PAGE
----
of disheartening young people, seem frequently to recommend a trade to

them. A tender mother, among the inferior ranks of people, is often

afraid to send her son to school at a sea-port town, lest the sight of

the ships, and the conversation and adventures of the INTRODUCTION AND PLAN OF THE WORK. 10 страница sailors, should

entice him to go to sea. The distant prospect of hazards, from which

we can hope to extricate ourselves by courage and address, is not

disagreeable to us, and does not raise the wages of labour in any

employment. It is otherwise with those in which courage and address

can be of no avail. In trades which are known to be very unwholesome,

the wages of labour are always remarkably high. Unwholesomeness is a

species of disagreeableness, and its effects upon the wages of labour

are to be ranked under that general head.

In all the different employments of stock, the ordinary rate INTRODUCTION AND PLAN OF THE WORK. 10 страница of profit

varies more or less with the certainty or uncertainty of the returns.

These are, in general, less uncertain in the inland than in the

foreign trade, and in some branches of foreign trade than in others;

in the trade to North America, for example, than in that to Jamaica.

The ordinary rate of profit always rises more or less with the risk.

it does not, however, seem to rise in proportion to it, or so as to

compensate it completely. Bankruptcies are most frequent in the most

hazardous trades. The most hazardous of all trades, that of a

smuggler, though, when the INTRODUCTION AND PLAN OF THE WORK. 10 страница adventure succeeds, it is likewise the most

profitable, is the infallible road to bankruptcy. The presumptuous

hope of success seems to act here as upon all other occasions, and to

entice so many adventurers into those hazardous trades, that their

competition reduces the profit below what is sufficient to compensate

the risk. To compensate it completely, the common returns ought, over

and above the ordinary profits of stock, not only to make up for all

occasional losses, but to afford a surplus profit to the adventurers,

of the same nature with the profit of insurers. But if the common

returns were sufficient for all this, bankruptcies would not be more

frequent INTRODUCTION AND PLAN OF THE WORK. 10 страница in these than in other trades.

Of the five circumstances, therefore, which vary the wages of labour,

two only affect the profits of stock; the agreeableness or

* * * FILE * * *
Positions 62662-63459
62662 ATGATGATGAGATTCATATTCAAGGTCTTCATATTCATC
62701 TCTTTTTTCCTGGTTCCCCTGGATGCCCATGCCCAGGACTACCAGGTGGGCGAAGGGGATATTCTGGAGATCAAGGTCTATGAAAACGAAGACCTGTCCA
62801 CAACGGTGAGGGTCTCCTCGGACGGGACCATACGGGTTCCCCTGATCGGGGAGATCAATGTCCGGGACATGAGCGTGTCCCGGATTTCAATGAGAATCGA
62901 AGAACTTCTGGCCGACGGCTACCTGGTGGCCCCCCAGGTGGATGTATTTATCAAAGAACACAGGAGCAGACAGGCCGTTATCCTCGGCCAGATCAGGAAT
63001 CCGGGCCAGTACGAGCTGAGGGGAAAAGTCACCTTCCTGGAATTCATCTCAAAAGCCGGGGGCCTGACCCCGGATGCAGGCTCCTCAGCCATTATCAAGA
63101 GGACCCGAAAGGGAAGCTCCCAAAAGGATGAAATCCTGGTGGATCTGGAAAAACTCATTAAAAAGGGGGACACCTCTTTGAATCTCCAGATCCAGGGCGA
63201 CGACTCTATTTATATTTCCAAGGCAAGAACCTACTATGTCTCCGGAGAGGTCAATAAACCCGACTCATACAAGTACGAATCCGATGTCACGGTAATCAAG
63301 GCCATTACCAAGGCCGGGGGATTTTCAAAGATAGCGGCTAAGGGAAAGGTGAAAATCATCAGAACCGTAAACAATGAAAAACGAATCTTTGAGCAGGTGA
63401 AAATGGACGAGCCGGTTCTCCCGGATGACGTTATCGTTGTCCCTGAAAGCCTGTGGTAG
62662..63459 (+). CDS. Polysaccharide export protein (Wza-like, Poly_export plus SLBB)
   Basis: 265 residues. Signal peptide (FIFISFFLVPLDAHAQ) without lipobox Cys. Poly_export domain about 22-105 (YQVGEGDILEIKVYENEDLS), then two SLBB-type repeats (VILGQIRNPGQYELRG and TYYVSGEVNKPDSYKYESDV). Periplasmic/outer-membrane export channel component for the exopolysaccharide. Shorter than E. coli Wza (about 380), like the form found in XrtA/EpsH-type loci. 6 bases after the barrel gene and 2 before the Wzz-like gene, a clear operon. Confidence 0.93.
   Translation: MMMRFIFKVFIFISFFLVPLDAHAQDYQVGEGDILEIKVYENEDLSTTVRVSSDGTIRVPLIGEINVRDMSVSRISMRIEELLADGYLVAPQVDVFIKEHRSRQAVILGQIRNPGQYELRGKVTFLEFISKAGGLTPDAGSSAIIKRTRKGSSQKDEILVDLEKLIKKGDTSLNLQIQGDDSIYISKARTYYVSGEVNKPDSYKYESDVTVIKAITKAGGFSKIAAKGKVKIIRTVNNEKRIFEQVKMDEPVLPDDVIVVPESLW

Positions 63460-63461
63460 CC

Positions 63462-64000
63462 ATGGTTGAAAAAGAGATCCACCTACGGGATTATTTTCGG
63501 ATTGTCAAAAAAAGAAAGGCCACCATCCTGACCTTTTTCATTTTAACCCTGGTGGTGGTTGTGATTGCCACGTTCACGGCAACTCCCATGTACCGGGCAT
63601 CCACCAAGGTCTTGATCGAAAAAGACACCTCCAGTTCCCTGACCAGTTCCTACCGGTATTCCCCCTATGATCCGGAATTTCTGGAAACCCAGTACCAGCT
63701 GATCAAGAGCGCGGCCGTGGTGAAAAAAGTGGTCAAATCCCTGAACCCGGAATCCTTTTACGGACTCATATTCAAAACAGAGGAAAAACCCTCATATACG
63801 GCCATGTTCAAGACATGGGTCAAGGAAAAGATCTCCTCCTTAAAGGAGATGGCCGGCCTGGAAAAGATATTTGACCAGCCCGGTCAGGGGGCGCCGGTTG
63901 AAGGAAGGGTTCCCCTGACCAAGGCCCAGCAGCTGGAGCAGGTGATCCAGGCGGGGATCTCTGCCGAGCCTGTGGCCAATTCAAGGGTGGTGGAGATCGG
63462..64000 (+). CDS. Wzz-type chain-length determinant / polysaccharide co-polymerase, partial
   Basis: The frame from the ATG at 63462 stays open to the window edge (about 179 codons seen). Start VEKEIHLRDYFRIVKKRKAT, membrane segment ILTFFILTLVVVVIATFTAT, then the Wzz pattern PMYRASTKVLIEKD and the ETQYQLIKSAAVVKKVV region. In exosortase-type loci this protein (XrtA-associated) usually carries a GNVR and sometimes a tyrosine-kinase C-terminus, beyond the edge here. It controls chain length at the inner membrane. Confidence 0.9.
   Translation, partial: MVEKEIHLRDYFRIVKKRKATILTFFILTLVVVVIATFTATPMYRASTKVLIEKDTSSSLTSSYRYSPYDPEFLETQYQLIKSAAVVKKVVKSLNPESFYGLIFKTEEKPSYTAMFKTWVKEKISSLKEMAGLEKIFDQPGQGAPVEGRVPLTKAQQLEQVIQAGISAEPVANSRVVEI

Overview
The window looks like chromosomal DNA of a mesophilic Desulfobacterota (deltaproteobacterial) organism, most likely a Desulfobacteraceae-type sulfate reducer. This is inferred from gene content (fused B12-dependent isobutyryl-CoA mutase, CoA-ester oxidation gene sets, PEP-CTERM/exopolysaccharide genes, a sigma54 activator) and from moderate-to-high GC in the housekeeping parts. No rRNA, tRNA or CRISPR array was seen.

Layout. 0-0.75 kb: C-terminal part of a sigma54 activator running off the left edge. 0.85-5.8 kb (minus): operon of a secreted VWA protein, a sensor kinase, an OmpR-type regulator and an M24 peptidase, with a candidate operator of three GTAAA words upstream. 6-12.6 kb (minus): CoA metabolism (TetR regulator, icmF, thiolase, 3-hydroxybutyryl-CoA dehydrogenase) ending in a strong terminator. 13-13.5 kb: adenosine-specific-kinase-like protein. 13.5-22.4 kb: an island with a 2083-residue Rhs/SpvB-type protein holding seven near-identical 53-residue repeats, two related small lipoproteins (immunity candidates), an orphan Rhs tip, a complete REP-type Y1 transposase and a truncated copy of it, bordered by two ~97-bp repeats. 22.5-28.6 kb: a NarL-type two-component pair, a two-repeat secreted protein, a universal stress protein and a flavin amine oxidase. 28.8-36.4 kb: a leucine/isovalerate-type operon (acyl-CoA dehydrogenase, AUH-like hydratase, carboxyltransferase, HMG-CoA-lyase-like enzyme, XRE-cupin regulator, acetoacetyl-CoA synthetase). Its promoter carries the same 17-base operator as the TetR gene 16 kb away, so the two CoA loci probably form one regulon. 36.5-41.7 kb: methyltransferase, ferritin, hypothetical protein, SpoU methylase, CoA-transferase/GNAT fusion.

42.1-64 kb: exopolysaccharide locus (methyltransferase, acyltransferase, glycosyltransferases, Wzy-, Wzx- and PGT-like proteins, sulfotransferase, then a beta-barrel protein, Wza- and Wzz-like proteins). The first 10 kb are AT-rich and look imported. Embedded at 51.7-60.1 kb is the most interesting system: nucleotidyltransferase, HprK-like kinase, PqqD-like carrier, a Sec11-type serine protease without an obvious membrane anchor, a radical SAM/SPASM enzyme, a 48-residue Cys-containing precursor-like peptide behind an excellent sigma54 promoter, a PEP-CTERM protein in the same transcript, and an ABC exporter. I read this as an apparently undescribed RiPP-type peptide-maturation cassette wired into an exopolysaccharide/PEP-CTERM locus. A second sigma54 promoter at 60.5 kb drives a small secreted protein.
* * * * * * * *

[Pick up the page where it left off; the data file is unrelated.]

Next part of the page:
disagreeableness of the business, and the risk or security with which

it is attended. In point of agreeableness or disagreeableness, there

is little or no difference in the far greater part of the different

employments of stock, but a great deal in those of labour; and the

ordinary profit of stock, though it rises with the risk, does not

always seem to rise in proportion to it. It should follow from all

this, that, in the same society or INTRODUCTION AND PLAN OF THE WORK. 10 страница neighbourhood, the average and

ordinary rates of profit in the different employments of stock should

be more nearly upon a level than the pecuniary wages of the different

sorts of labour.

They are so accordingly. The difference between the earnings of a

common labourer and those of a well employed lawyer or physician, is

evidently much greater than that between the ordinary profits in any

two different branches of trade. The apparent difference, besides, in

the profits of different trades, is generally a deception arising from

our not always distinguishing what ought to be considered as wages,

from what ought to be considered as INTRODUCTION AND PLAN OF THE WORK. 10 страница profit.

Apothecaries' profit is become a bye-word, denoting something

uncommonly extravagant. This great apparent profit, however, is

frequently no more than the reasonable wages of labour. The skill of

an apothecary is a much nicer and more delicate matter than that of

any artificer whatever; and the trust which is reposed in him is of

much greater importance. He is the physician of the poor in all cases,

and of the rich when the distress or danger is not very great. His

reward, therefore, ought to be suitable to his skill and his trust;

and it arises generally from the price at which he INTRODUCTION AND PLAN OF THE WORK. 10 страница sells his drugs.

But the whole drugs which the best employed apothecary in a large

market-town, will sell in a year, may not perhaps cost him above

thirty or forty pounds. Though he should sell them, therefore, for

three or four hundred, or at a thousand per cent. profit, this may

frequently be no more than the reasonable wages of his labour,

charged, in the only way in which he can charge them, upon the price

of his drugs. The greater part of the apparent profit is real wages

disguised in the garb of profit.

In a small sea-port town, a little grocer will INTRODUCTION AND PLAN OF THE WORK. 10 страница make forty or fifty per

cent. upon a stock of a single hundred pounds, while a considerable

wholesale merchant in the same place will scarce make eight or ten per

cent. upon a stock of ten thousand. The trade of the grocer may be

necessary for the conveniency of the inhabitants, and the narrowness

of the market may not admit the employment of a larger capital in the

business. The man, however, must not only live by his trade, but live

by it suitably to the qualifications which it requires. Besides

possessing a little capital, he must be able to read, write, and

account and must be a tolerable judge INTRODUCTION AND PLAN OF THE WORK. 10 страница, too, of perhaps fifty or sixty

different sorts of goods, their prices, qualities, and the markets

where they are to be had cheapest. He must have all the knowledge, in